When the metal chicken blog post got so famous I read it and was turned off by what seemed to me to be inconspicuous consumption–a woman who thinks nothing of buying new towels and doesn’t think anything of paying a hundred dollars for a metal chicken except that she could have bought something else? Not someone whose perspective I’m going to have an easy time with.
    Perhaps I was approaching the way she writes too earnestly, or perhaps–the gun cabinet thing seems to support this–she makes a lot of assumptions about her audience, and that narrows the possibilities for who can enjoy what she writes.

    • Teresa says:

      See, the way I think about that chicken story is as an example of how we all (or most of us anyway) do things that are mysteries to other people, including how we spend money. And then sometimes you end up in a marriage with someone who sees spending priorities completely different from the way you do. I’d never spend $100 on a giant chicken, but I’d spend it on a really good play, which someone else might see as over the top. Lawson does a lot of things that don’t really make sense on their face, but so do we all. I like the way she takes joy in the silly things she does and uses them to bring joy to other people.

      As for the gun cabinet thing, I thought the way she handled it was pretty clever. It wouldn’t have occurred to me that it needed explaining, but she managed to explain it while also making a point about cultural differences.

      But you’re right–the appeal of her writing is going to be limited. That’s true of most writers, I would think.

  2. alenaslife says:

    I think I’ll skip the book, but I’ll check out the blog. THanks.

  3. Sly Wit says:

    I think you are spot on with your recommendation to try out the blog first. Like you, I am an intermittent reader there. It doesn’t always appeal, but when it does, it really does, and just makes me laugh out loud like almost nothing else. (It’s like South Park that way.)

    I will say, however, that the books gives context to some of my favorite posts (like the one on Beyoncé) that make them a whole lot more sympathetic and understandable than they might appear on first glance.

    • Teresa says:

      That’s a good point about the context. I was glad to get some context about her taxidermy collection, especially her rules about what she will and won’t buy.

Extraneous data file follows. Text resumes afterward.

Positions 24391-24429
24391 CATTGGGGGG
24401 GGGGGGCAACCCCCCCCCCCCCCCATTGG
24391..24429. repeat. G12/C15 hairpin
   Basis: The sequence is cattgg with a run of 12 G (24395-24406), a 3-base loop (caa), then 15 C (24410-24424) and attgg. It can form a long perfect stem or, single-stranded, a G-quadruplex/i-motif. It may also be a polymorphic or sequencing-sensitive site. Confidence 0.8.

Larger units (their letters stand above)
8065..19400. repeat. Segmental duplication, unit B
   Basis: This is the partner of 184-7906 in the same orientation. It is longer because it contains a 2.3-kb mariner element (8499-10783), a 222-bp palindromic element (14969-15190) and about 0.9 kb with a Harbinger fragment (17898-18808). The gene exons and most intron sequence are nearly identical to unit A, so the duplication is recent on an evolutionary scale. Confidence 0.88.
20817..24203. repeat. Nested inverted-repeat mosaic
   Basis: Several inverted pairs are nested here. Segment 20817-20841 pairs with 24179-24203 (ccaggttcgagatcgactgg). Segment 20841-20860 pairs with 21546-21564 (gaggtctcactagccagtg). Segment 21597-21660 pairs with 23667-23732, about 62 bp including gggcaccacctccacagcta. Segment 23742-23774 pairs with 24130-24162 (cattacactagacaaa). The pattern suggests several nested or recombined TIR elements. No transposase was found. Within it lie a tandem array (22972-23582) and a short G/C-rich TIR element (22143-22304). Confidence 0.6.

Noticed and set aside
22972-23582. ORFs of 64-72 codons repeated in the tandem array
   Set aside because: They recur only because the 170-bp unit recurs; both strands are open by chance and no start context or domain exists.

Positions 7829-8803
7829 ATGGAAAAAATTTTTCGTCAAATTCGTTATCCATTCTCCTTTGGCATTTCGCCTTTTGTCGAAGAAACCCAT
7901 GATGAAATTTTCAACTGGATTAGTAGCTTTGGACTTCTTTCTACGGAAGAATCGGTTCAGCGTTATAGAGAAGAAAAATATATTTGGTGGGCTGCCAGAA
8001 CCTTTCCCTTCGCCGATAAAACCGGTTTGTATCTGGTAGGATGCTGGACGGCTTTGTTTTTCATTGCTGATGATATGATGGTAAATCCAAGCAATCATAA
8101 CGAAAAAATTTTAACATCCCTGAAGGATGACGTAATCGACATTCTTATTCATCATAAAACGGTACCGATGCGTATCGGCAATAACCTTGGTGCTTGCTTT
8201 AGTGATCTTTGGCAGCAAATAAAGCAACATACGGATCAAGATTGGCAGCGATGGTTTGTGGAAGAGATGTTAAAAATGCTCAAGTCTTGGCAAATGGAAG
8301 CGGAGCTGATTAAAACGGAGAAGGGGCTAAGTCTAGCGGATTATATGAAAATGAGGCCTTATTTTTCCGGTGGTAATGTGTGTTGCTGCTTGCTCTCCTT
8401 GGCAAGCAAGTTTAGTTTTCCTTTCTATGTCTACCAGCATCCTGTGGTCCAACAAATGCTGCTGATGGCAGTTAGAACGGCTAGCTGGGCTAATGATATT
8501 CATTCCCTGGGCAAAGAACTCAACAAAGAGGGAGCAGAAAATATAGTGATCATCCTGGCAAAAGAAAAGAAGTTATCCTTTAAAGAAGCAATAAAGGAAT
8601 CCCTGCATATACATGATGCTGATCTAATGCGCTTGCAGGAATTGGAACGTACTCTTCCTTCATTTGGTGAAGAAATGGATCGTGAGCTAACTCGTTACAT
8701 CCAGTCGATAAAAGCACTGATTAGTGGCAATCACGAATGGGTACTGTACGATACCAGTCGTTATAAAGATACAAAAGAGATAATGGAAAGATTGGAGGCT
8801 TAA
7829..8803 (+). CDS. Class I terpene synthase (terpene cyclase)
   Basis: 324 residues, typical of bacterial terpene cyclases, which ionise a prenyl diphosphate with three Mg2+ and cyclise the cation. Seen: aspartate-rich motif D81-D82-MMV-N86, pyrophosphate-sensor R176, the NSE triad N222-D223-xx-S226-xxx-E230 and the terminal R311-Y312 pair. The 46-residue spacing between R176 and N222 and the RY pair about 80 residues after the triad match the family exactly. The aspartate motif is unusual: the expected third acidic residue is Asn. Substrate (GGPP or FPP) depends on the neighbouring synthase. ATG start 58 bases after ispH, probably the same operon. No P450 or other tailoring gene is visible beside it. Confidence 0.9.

4. gaskella says:

    After checking out the blog, I’ve added this straight to my wishlist. She sounds a bit like a US equivalent of Caitlin Moran in the UK.

    • Teresa says:

      I’ve only read Moran’s How to Be a Woman, but I can see some similarities, especially in the willingness to be a little crass when it’s called for. I think, in general, Lawson’s writing is a little lighter and sillier, but that’s just my impression for the specific works I’ve read.

  5. Jenny says:

    I’m a very sporadic reader of her blog, but whenever I read it, I wonder why I don’t read it more often. I think I’d like the book maybe better than the blog, for my own not very nice reasons. :)

    • Teresa says:

      I know one reason I don’t read her blog more regularly is that when I’m in the mood for her writing, I want to read a bunch of it, so I save it up for when I’m ready. I probably check in on her blog once every month or so and read a bunch of posts all at once.

      And now you’ve got me curious about your not so nice reasons. Lack of editing in a blog? Potential NSFW content in your Internet history?

      • Jenny says:

        Lack of zillions of starry-eyed fanatical commenters. (This has nothing to do with our starry-eyed commenters! I love you guys!)

      • Teresa says:

        Yeah, I don’t generally read the comments there because they’re not really conversations so much as repeated “that’s hilarious” comments.

  6. Aparatchick says:

    For me, the chicken story (which made laugh so hard I cried) isn’t about the chicken or its cost. It’s about marriage, that imperfect relationship you have with the person you love the most.

    I read her blog very rarely, but I enjoyed the book. Your recommendation to take a look at the blog first is a good one; she’s not for everyone.

    • Teresa says:

      That’s a good way of looking at that stories. I think that’s what a lot of her stories about her little spats with Victor are about. There’s something light and warm about those stories that makes me feel like there’s a lot of love at the heart of them.

  7. litlove says:

    I’m really grateful for this review – Lawson’s memoir has been on my wish list for a while, but I’ve never been sure if I would like it. Now I’ll try the blog and find out. I see now that she has a very particular sense of humour!

  8. I read her blog, but wasn’t able to make it through the book. Partly it’s because I was listening to the audio and wasn’t crazy about her voice, but I also think I just prefer her in small doses rather than a whole lot all at once. I do appreciate her sense of humor though!

    • Teresa says:

      I can imagine the voice making a huge difference. When I’ve heard her interviewed, she doesn’t sound the way I’d expect, and I don’t know how I’d react to a whole book read by her. (Not that she has a bad voice, but not every voice is suited for audiobooks.)